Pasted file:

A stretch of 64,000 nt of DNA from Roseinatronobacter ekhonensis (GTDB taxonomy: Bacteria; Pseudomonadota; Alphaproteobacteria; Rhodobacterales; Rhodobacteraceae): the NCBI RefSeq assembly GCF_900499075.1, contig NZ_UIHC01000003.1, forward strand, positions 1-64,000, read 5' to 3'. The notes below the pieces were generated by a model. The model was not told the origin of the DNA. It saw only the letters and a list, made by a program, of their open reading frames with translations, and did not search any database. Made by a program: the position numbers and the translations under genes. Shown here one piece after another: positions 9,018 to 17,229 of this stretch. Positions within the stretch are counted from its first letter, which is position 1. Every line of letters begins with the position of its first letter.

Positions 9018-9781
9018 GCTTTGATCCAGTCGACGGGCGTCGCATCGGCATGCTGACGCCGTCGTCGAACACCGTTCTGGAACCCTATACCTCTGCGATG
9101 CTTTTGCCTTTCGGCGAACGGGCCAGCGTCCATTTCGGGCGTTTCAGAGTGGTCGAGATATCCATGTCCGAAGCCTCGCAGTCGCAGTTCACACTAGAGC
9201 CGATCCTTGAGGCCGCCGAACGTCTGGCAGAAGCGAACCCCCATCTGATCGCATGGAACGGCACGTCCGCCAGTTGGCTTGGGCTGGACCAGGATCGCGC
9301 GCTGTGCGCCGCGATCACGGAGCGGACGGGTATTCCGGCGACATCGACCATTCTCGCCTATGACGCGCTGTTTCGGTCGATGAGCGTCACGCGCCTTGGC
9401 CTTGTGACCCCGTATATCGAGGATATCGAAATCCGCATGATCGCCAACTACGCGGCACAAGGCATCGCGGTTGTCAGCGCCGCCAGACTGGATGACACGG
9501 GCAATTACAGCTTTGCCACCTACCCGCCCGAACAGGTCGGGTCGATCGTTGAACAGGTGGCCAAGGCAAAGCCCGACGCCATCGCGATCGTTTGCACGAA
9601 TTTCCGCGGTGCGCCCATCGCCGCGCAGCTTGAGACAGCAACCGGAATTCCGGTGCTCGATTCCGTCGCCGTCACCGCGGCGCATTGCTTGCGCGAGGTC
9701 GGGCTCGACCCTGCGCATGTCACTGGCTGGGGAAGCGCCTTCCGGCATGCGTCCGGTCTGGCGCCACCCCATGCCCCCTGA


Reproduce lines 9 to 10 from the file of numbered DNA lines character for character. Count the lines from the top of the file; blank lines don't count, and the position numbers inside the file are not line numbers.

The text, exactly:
9601 TTTCCGCGGTGCGCCCATCGCCGCGCAGCTTGAGACAGCAACCGGAATTCCGGTGCTCGATTCCGTCGCCGTCACCGCGGCGCATTGCTTGCGCGAGGTC
9701 GGGCTCGACCCTGCGCATGTCACTGGCTGGGGAAGCGCCTTCCGGCATGCGTCCGGTCTGGCGCCACCCCATGCCCCCTGA